Bennington Banner (Newspaper) - July 30, 1965, Bennington, Vermont Line of March announced for sunday legion Parade plenty of bands cars full of dignitaries and marching military units will Climax the four Day convention of the Vermont department american legion with a Parade Down Bennington a main Street sunday. Parade chairman Lawrence of Powers of North Bennington said the Advance division of the Parade will step out from the Assembly grounds at memorial Park at 2 . The Parade route extends from the Park Down Safford Street to East main Street proceeds West Down main past the review inf stand in front of the methodist Church to Putnam Square then up North Street to the parking lots of the a and p and grand Union stores where the Parade divisions will disassemble. Marching military units in the Parade will continue along North Street and disassemble at the Vermont soldiers Home. Powers announced the parades marching units As follows Advance division a police cars and cars carrying the convention Parade commander col. Edward h. Giles commandant of the Vermont soldiers Home and Powers. First division a Parade grand marshal maj. Gen. Francis w. Billado of Burlington Vermont adjutant general honorary Parade grand marshal Abe Ruskin legionnaires arrive a registration began thursday for the More than 3,000 legionnaires expected to attend the 47th annual convention of the Vermont american legion in Bennington this weekend. Louis Thomas of Lyndonville right registers with Irving Daigneault of Bennington registration chairman in the hotel Putnam Simon j. Godfrey of St. Albans left signs in with Winston Lother of Bennington convention chairman. Open tonight Sanford Zed no Iron Cotton Batiste sleep coat 100�o Cotton relative of decorations $3 00 of Bennington convention color guard and Drill team from St. Albans convention officials and legion officials Pierce Lawton lancers of Bellows Falls american legion drum corps champions in 1964 cars containing gov. Philip h. Hoff legion auxiliary officials convention officials and Bennington Village officials Bennington boy 8,m ,1. Lovely Multi coloured embroidery enhances the deep round Yoke and pocket of this adorable Alee coat. Lace and cording trim Yoke. Button front closure. Others #4 Drysdale free parking armory lot next door Nim in j no. 1560 adjustable shoulder strap front pocket. Colors Black solid. Fawn Black and hayride Black. Chestnut Black. Age 7-14. O of Lur graduates Are in demand learn while you earn Beauty culture Vining a daytime courses available id fat of a a eone week advanced styling instruction St the famous Bruno s advanced school of hair design. We accept transferees licensed by by. State department of j education. Approved for veterans and Star orphan training. Troy school of Beauty culture 86 Congress St., Troy As 2-5144 name. Address. City. State. In ii Vinyl s lunch dinner Bennington 142-5257 autos collide Bennington Village police report that they investigated a two car Accident monday night at the intersection of Gage and Safford streets. A car driven by William f. Kehoe of 304 Safford St., which was travelling South on Safford police said collided with a car driven by Eugene p. Tripp of North Branch Street Extension who was travelling West on Gage Street. His and Ile cars new York up a one manufacturer now is making a this Quot and a her Quot cars. Rootes motors exhibited the English manufactured lord Imp and its female counterpart the lady Imp. The lord Imp comes equipped with a custom fitted Dinghy atop the car and such nautical theme niceties Asashi to Shore phone electric Shaver bar Power horns Compass and port and starboard running lights. The lady Imp features Flower pattern upholstery Gold Chrone trim a console equipped with a Princess Mobile phone Hairdryer and custom Matching Luggage. The Bennington Banner telephones business. .442-6300 newsroom. 442-2600 advertising. .442-2684 the Bennington Banner is published Dally except sunday and Legal holidays at 425 main St., Bennington vt., by the Banner publishing corporation. Member at United press International which la entitled exclusively to use for republication of All local news printed in this newspaper As Well As All up news dispatches. Home delivery by Carrier and motor delivery 10< per Day subscription rates by mall for 50-Mue radius and All Vermont 3 months $6.30, 6 months $11.70,1 year $22.50 elsewhere in the . 3 months $7.00 6 months $13.00 i year $25.00 special rates for servicemen second class postage paid at Bennington it. I Nele Sam gives \ Illume schools a Bonus Check engaged the Bennington graded school District trustees received Good news wednesday night in the form of a $1,740 Check from the Federal government. The Check according to George a. Sleeman acting principal of Bennington High school is a Quot supplementary reimbursement Quot for the support of the districts guidance program. Sleeman explained that school districts in the state including the Village District with guidance programs and full time Counselor receive Quot reimbursements Quot from the Federal government. The Money is distributed by the state department of education. The $1,740 Windfall he said was part of an unexpended year end balance which the state department can distribute As it sees fit. A letter from Richard Dowd state supervisor of guidance indicated that Bennington had received a share of the Money because of the District s initiative and Effort at building up its guidance program. Sleeman also announced that up to 50 per cent of the salary of miss Shirley Reid a new guidance Counselor who will begin work this fall will also be paid with government Money. Miss Reid will help the District broaden its guidance program in the elementary schools. Both she and Sleeman will work one half Day a week in each of the elementary schools. This Means that the elementary students will have a full Day of guidance every week twice the amount offered last year. Paul e. Kirsch the District s former assistant superintendent pointed out that the government Money will enable the District to add guidance services with out any increase in Cost. In other action the Board a decided to have atty. Eugene v. Clark examine leases for the use of the former Flint and Robbins inc. Plant on Ben Mont Avenue for the regions manpower training and development program. The District wants to extend its lease to the building from Ike and Mikelic. For another to months at $425 a month. A authorized six one half Day released time sessions for teachers during the coming year. A noted that the summer maintenance program is ahead of schedule and that work at the two elementary schools is just about Complete. And girl scouts and Bennington Little leagues. Second division a the 590th . Air Force band of the . 8th air Force from Westover Field in Chicopee Falls mass. Windham county legion posts marching units Windsor county legion posts. Third division a marshal Vincent Pizzano of Pownal the Yankee doodles of Arlington legion units from Orleans Essex and Caledonia counties cars with miss Andrea Kenyon North Bennington miss Vermont of 1965, and her court veterans of foreign wars Post 1332, Bennington and other of officials representatives from veterans of world War i inc. Fourth division a marshal Joseph Krawczyk of Bennington. 172nd armoured battalion Vermont National guard commanded by maj. William Savage of Rutland. 40th armory band. The 86th Engineer co., Bennington a National guard unit. Headquarters co., companies a a and a 3rd battalion 172nd armoured division Vermont National guard units. Fifth division a marshal virgins Perrotta of Bennington first naval District band Boston the Enosburg Post 42 a rifles Quot american legion units from Washington Orange and Lamoine counties. Sixth division a marshal Richard Fonteneau of Bennington girl scout band the Golden Gat ers Drill team of the Walter l. Case Post 29, Readsboro commanded by Joseph Codogni american legion units from Bennington Rutland Franklin Addison and Chittenden counties. Seventh division a marshal Arthur b. Doxsee of Bennington Cambridge n.y., fire department band Bennington fire department officials and fire trucks. Correspondence from girl scout Roundup by Barbara Riley Roundup correspondent Farragut Idaho this past week at Roundup was a full one for sure. There were so Many things to see and do that we possibly keep up with them All. Every Day there were career consultations forum discussions Flag ceremonies and demonstrations. A typical Day would Start at 7 . With All rising to prepare for breakfast. We had a duty Chart which changed from meal to meal so that one time you might be a fire builder and the next a Cook or that cherished lob of clean up. The breakfasts were very Good sometimes being French Toast and fresh fruit or scrambled eggs and Toast but always very filling. Afterwards we could do most anything we wanted to until lunch time. One Day we took a hike to what we Call this was the Only place where one can see the whole Encampment. It was absolutely breathtaking. Our lunch and rest hour were from 12 to 2 . During this time we were confined to our respective areas so that we could rest or write or read. Most of the afternoons were spent in the demonstrations area where we watched demonstrations of other patrols. After each patrol performed a certain number were selected to go on to the demonstrations area to be viewed by the general Public. We were fortunate in having ours be one of those picked to go on. For our demonstration we built a red covered Bridge. It was in six main parts with about eight minor supports. It measured six feet Long and four feet wide and stood Over five feet tall. We chose this because Vermont is noted for its Many covered Bridges. Our evening meal was the most important one of the Day. This was when the special guests came and had dinner with us. One time we had an Indian and another time we had a Man by the name of William Gale. He was special because he was the second member of the Only three generation family on the campsite. The other members were his daughter and his Mother in Law. We ate heartily at dinner too sometimes having Chicken or steaks or Lamb. But much to our disappointment we had Idaho potatoes Only twice. We were told that Idaho had a very bad year with them. The evenings were devoted to Many kinds of activities. The two saturday nights were the Arena events for the whole Roundup but one night during the week each of the five main areas had Hollywood bed Complete with Maple headboard $6988 Haynes amp Kane inc. 434 main St. Phone,7713 Quot play it cools Hook up Tho Cable now dial 2-9395 better to 317 main St.2-9395 Bennington Bennington Banner Friday july 30, 1965-3 Ine Irro exodus f rom South r is ohs As jolts dwindle its own Arena night. At ours we saw and heard the dances and songs native to the countries of the visiting foreign girls in our own area. Other nights there were campfires and songs or Potlatch ceremonies. Our Potlatch ceremonies were derived from the Indian ceremonial custom when they gave to their friends a treasured item sometimes their mos priz de Possession and even their wives. At our ceremonies we exchanged gifts with girls we had become particularly Friendly with. Our Days ending with Bugle taps at 10 30. Although we were in the wilds of Idaho we weren to without Many luxuries. We had showers which would accommodate 24 girls at a time. These were Complete with Concrete floors and cold water. There was a special place outside the showers reserved for washing clothes and we Hung our wet things on various clotheslines which we designed ourselves. For hair dryers we had the terrifically hot Sun which dried it completely before we could get Back to our tents from the showers. In each of the main areas there was a Bank a Post office a trading Post and soft drink stands. We really had life quite easy and thanks to a congressional Bill last year we had army Protection 24 hours a Day. Monday evening july 26, there was planned a final Flag ceremony for the whole Encampment but unfortunately this had to be cancelled. About four of clock that afternoon our Camp director came running through our Camp shouting warnings to All the girls. A secure your tents girls a storm is coming with 40-mile-per-hour winds Quot was her message. So in the midst of our packing we storm lashed our Kitchen tent and prepared for trouble. We were scheduled to leave Roundup the next Day at noon so we had already torn Down our sleeping tents and packed them away. Thus All of us donned our rain Wear and gathered in our remaining tent. We had never seen such a storm As this one. The wind increased in velocity and then came the dust. Great big Clouds and swirls of red dust came at us and afterwards the tents were inches thick in it. Then came the rain and within an hour and one half it was All Over. Thinking Back on it now we agree that it was a completion to our trip. For those of us who had never travelled West be Priscil la m. Manson Manson a Lark or. And mrs. Edwin a. Manson of 341 Elm St., former residents of Fitchburg mass., announced the engagement of their daughter Priscilla Mary to Jeffrey g. Clark son of Robert h. Clark of 17 Holbrook St., North Adams mass., and mrs. Anna Clark of Rowley mass. Miss Manson was graduated from Fitchburg High school and from Burdett College in Boston mass. She is employed by attorney Franklin p. Jones of Bennington. Or. Clark was graduated from Drury High school North Adams and from the University of Bridgeport Bridgeport Conn. He is serving in the naval Reserve. No Date has been set for the wedding. Fore we had crossed the Mississippi River the Continental Divide looked out across open Prairie and Low rolling Hills until it looked like we could see the Edge of the world. To see the country without mountains was something like looking at a picture without a Frame. It looks All right Buti the Frame adds the finishing touches so that its perfect. We also saw the Rocky mountains capped with Snow and crossed the Washington Idaho Boundary to make our journey across Complete. In addition we saw the great lakes and experienced five different time changes. The first half of the girls left Roundup tuesday As we did and the rest on wednesday. Tears and sobs were frequent As the girls said Good Bye to their new friends. We took each others addresses promising to write and sometime see each other again. But in spite of the tears All of us were Happy. We had shared an experience of a lifetime. We had done and seen things Only a chosen few could do. Roundup will never really be Over for us for each time we Tell another scout about it we will live it again and again. To you scouts who happen to be Reading this we Hope that yours will be the Good Fortune to experience what we have experienced and then in turn to comeback and pass it on. Good Luck new York �?the exodus of negro americans from the South has slowed Down it is reported by statisticians of metropolitan life insurance. One reason for the Slack the statisticians Point out has been a decrease in employment opportunities in Northen areas. Net non White out migration from the South averaged Little More than 70,000 per year during the april 1960, to july 1963 period Only half the yearly average during the 1950s. Florida however is an exception. It gained More than 100,000 non White migrants in the 1950s but has lost 22,000 in the Early �?T60s. The Middle Atlantic and Pacific states were the Only areas which attracted substantial numbers of negroes during the 1960-1963 period with the Large influx of non White persons into new York and California continuing to be an outstanding characteristic of the population movement. Net increases through migration in new York and California were 183,000 and 114,000, respectively. Despite the reduced migration of negroes from the South that regions share of our total nonwhite population decreased from 56.1 per cent in april 1960, to 54.4 per cent in july 1963. At the same time new York California and Illinois increased their share from 18.7 to 20.1 per cent. For the White population the heaviest outflow in the Early 1960s occurred in Pennsylvania which lost nearly 270,000 migrants during this period and Over a half million in the prior decade similarly West Virginia had losses of 104,000 and 406,000 respectively. The 12 states of the North Central Region lost a total of about a million White migrants in the 3,4 year period. Photo finishing by Kodak expert s Day service color prints amp slides n0veck-Shultz, Tel. U2-6926 ill main Street Pennington Vermont 25s252s252525252s2h5?s25�2s?s252sh2wi ?svw532s2s2s.5252s2s25 comity Astral 415 Mala Street a Nln to Vermont monday August 2 just arrived a Lar Joe assortment pullovers cd cardigans ramp a shells ii % to 4 a lightly irregular fax i of pullovers and cardigans a 1.89 a a Quot 2.59 Charlestown so 9 to 5 30 daily fri.9 to9 Sun. To to 5 Miu is Tok k 915 main Street a ivs special �?T60 rambler super 4 door Sedan now Only $695 1964 Fords galaxies 500r s 4 door Sedan a a full Power Llly fast Back Low Miles 2295 convertibles 63 Ford galaxies Soo -100 60 Mere. Monterey 59 Ford galaxies one 795 s595 1965 Mustang demonstrator specially priced compacts �?T62 Comet 1095 clean 2 or. Sedan 61 Corvair 500 series $7qt 2 or. Sedan i # j �?T63 Falcon Sharp ooo1 4 or. Sedon of i i �?T62 Falcon sri $1095 61 Falcon $795 clean 4 or. Sedon luxury 63 Ford thunderbird 61 Ford thunderbird foreign �?T60 fiat"1200�?� convertible i i at $795 trucks "62 Ford vons1095 �?T61 Florop ti.,s795 �?T61 Gmo pi.k.,795 59jeep pc 995 Wilson Ford inc. 748 main St. Bennington Vermont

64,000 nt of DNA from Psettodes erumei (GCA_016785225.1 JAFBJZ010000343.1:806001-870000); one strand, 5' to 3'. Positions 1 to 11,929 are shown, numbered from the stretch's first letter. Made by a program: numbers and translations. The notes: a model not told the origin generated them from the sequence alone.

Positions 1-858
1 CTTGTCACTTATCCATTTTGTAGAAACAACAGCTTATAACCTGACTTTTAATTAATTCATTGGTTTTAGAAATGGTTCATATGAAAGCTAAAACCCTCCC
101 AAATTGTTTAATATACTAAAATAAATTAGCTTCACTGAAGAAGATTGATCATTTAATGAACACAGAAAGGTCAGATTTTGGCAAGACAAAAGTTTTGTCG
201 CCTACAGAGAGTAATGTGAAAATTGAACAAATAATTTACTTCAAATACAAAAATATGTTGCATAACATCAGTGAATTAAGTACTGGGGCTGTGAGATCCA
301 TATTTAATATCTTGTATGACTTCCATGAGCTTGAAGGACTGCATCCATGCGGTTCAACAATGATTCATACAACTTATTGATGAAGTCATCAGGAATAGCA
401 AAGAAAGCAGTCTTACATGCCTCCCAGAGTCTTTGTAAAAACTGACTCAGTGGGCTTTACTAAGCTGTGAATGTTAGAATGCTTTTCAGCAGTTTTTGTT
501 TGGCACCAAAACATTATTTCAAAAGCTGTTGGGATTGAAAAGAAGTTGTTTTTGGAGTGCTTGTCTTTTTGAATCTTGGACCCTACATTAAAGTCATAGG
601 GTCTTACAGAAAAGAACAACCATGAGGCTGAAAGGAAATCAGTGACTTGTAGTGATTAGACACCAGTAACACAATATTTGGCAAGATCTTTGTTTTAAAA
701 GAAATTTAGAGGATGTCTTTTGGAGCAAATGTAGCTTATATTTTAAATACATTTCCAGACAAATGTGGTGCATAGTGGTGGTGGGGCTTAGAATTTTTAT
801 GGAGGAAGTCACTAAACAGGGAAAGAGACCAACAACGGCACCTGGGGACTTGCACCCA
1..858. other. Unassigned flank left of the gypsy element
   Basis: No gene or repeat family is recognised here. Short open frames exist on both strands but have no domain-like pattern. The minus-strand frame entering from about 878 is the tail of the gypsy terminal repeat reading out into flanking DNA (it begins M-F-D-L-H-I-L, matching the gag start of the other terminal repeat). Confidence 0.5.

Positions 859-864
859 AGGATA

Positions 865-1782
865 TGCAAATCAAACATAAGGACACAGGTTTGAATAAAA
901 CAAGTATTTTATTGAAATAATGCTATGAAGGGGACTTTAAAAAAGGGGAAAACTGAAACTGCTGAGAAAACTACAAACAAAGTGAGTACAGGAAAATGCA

Search all Bennington, Vermont newspaper archives

All newspaper archives for July 30, 1965

Browse